The crowd of floral-printed, funky hairdo-ed hipsters at the She & Him concert was no surprise. Zooey Deschanel has been the poster girl for this retro-hipster movement since her breakout role in “Almost Famous.” However, people should think twice before dismissing She & Him as just another snooty indie act. Deschanel and collaborator/producer M. Ward’s sunny ditties are pure, unabashed pop. The charming nostalgic romance of their songs is hard to deny. One look at the energetic sold-out audience at the Fox Theater in Oakland on Saturday certainly proved that.
After a mellow opening act from the Los Angeles-based duo, The Chapin Sisters, She & Him took the stage, launching into the fun and fizzy “I Was Made for You.” Deschanel, dressed in a gorgeous glittery halter dress, bounced up and down like a little kid shaking her tambourine. The band is clearly a showcase for her considerable musical talents–Deschanel sings and writes all her songs. Nonetheless, M. Ward’s role shouldn’t be tossed aside so easily. His wailing guitar added a much-needed kick of rock ‘n’ roll to Deschanel’s sugary melodies. Always the gentleman, Ward lingered on the side, out of the spotlight, to allow his female counterpart to shine.
However, the band is at its best when She & Him share singing duties. Their cover of Smokey Robinson’s “You Really Got a Hold on Me,” performed by only Deschanel and Ward on his acoustic guitar, was a highlight of the night. The duo stood on either side of the stage singing their respective parts to each other. Ward’s warm, buttery rasp anchors Deschanel’s airy voice perfectly.
Ward and Deschanel were visibly excited for who they described as a “very special guest” and “one of their heroes.” They brought out Al Anderson, the original singer and writer of “Ridin’ in my Car,” a cover that they recorded on their second record “Volume Two.” The trio traded off verses–Anderson’s nasally country drawl sounded right out of the ‘70s, when the song was first released.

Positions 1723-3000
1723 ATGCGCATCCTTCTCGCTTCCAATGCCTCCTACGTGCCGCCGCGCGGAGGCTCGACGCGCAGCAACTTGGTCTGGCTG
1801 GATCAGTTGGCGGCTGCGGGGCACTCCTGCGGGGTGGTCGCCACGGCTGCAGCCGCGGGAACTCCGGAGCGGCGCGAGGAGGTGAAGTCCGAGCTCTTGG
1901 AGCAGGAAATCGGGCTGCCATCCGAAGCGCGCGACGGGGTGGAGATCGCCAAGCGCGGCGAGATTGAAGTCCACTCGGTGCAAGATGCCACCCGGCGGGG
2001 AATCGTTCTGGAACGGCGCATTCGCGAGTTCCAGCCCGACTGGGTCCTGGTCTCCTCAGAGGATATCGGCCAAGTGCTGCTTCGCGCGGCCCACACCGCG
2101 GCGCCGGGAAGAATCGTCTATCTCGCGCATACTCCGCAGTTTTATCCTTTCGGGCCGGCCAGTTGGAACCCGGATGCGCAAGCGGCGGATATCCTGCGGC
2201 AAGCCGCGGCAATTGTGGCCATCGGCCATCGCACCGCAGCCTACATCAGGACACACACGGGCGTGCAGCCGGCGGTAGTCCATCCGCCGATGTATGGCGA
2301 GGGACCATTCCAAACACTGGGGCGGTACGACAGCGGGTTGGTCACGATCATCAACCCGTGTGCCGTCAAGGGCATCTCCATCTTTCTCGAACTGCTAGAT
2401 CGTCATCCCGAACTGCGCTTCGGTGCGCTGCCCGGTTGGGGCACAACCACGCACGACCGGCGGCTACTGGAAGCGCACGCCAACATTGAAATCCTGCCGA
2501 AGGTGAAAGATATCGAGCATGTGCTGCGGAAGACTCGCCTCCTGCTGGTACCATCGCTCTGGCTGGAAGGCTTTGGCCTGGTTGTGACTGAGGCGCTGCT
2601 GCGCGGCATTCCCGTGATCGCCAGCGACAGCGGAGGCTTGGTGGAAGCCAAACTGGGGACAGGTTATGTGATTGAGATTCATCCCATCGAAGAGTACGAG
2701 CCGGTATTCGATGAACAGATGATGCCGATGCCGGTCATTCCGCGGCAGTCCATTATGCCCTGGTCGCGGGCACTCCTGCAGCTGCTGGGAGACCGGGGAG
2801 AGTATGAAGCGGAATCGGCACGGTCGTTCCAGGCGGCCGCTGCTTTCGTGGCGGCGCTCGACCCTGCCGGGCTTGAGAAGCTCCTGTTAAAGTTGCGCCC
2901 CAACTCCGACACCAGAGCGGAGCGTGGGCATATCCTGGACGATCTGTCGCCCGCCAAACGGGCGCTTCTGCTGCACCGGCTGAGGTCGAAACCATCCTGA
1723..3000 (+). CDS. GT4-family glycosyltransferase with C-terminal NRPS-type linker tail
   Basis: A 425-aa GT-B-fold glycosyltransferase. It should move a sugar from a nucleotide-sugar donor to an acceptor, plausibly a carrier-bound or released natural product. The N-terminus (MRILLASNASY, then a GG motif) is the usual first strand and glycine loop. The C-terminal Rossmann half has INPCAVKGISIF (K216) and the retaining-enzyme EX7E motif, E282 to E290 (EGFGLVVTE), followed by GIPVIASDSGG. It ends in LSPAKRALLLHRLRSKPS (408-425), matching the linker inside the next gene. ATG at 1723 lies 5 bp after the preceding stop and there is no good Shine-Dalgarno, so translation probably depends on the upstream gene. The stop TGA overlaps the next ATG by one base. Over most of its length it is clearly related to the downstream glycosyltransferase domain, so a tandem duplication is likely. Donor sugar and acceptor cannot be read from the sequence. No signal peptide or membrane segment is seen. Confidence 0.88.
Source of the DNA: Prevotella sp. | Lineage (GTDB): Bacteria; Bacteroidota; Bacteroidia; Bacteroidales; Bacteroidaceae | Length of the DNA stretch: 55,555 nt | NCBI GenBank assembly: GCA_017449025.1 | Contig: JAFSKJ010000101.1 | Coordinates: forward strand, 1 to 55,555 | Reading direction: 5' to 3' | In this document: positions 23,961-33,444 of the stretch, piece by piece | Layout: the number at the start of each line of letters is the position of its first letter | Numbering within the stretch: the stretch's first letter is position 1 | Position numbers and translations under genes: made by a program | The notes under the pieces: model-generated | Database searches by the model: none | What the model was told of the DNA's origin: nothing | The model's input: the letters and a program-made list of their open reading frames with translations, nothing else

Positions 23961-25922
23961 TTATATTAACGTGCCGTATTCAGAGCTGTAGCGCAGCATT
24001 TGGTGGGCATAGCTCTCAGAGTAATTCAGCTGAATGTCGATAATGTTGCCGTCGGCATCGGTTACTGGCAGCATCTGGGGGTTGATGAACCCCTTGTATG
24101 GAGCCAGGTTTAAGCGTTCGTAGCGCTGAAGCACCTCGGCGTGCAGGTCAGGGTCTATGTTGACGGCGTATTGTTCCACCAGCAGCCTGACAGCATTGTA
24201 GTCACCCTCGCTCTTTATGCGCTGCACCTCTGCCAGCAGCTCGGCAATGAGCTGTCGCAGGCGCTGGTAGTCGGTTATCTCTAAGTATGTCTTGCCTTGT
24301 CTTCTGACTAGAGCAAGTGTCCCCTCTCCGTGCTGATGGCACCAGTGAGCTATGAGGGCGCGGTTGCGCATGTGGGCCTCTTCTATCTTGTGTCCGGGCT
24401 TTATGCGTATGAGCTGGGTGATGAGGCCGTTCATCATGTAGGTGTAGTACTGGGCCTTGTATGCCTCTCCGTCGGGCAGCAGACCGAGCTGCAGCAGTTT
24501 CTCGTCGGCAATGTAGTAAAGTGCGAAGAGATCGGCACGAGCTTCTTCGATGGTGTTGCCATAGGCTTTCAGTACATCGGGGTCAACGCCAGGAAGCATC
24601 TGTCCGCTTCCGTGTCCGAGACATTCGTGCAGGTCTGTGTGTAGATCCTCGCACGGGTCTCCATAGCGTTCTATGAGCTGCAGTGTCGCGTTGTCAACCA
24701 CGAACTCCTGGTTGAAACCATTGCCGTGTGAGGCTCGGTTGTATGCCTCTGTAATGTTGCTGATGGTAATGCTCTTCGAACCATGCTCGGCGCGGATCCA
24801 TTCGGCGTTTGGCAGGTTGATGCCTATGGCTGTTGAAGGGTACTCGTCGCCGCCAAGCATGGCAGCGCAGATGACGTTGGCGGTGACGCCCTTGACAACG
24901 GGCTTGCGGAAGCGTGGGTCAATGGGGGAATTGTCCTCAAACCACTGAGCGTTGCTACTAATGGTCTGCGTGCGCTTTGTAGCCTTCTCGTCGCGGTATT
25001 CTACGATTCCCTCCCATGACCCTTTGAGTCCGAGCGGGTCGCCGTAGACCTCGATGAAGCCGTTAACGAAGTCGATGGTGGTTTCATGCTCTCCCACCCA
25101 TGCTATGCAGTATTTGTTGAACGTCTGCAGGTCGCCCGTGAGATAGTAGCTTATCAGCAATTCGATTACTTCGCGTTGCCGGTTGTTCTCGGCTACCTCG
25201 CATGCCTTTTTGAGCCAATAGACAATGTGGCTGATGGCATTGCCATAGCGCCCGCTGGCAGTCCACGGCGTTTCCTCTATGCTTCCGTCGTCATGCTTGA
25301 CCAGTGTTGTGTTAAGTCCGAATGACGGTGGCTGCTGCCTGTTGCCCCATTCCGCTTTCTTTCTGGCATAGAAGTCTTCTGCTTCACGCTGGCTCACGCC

Deschanel dedicated the duet “Would You Like to Take a Walk?” to her parents who were in the audience that night. Their quaint rendition of the pop standard, most famously sung by Louis Armstrong and Ella Fitzgerald, brimmed with charm, particularly during the back and forth dialogue between Deschanel and Ward.
It’s not clear whether it was Deschanel’s microphone or her inability to enunciate, but it was impossible to understand anything she was saying to the audience until halfway through the show when someone finally yelled, “We can’t hear you! Speak up–you’re mumbling!” Once the problem was remedied, it was nice for the singer to actually build a rapport with the audience.
Nowadays, most touring musicians plan for encores by saving their big songs for last, which forces the crowd to call them out again after they have allegedly finish their set. She & Him took a refreshing break from that mentality by performing pretty much their entire catalogue, including their most popular songs. Despite that, the audience called the duo out for not just one, but two encores. They charged back on stage for rollicking covers of “Fools Rush In” and Chuck Berry’s “Roll Over Beethoven.” The latter was Ward’s sole solo of the night, and he tore it up with his raw vocals and shredding guitar.
For their second encore, they tackled Screamin’ Jay Hawkins’ “I Put a Spell on You.” Like most of their best moments, it was just Deschanel and Ward with his electric guitar. The moody blue lights added to the seductive atmosphere. Any hesitations regarding Deschanel’s merit as a musician were dispelled. The singer didn’t flub a single note as she wailed and hit notes beyond the general range of her songs. On record, Deschanel’s voice is pleasing and easy to listen to, albeit not the strongest one. However, there’s added warmth to her live performance. It was almost a pleasant surprise to discover that Deschanel can, in fact, sing.
Their spectacular set left the crowd completely satisfied as they exited the theater, proving that She & Him is more than just another celebrity vanity act and rightfully deserving of its rising star.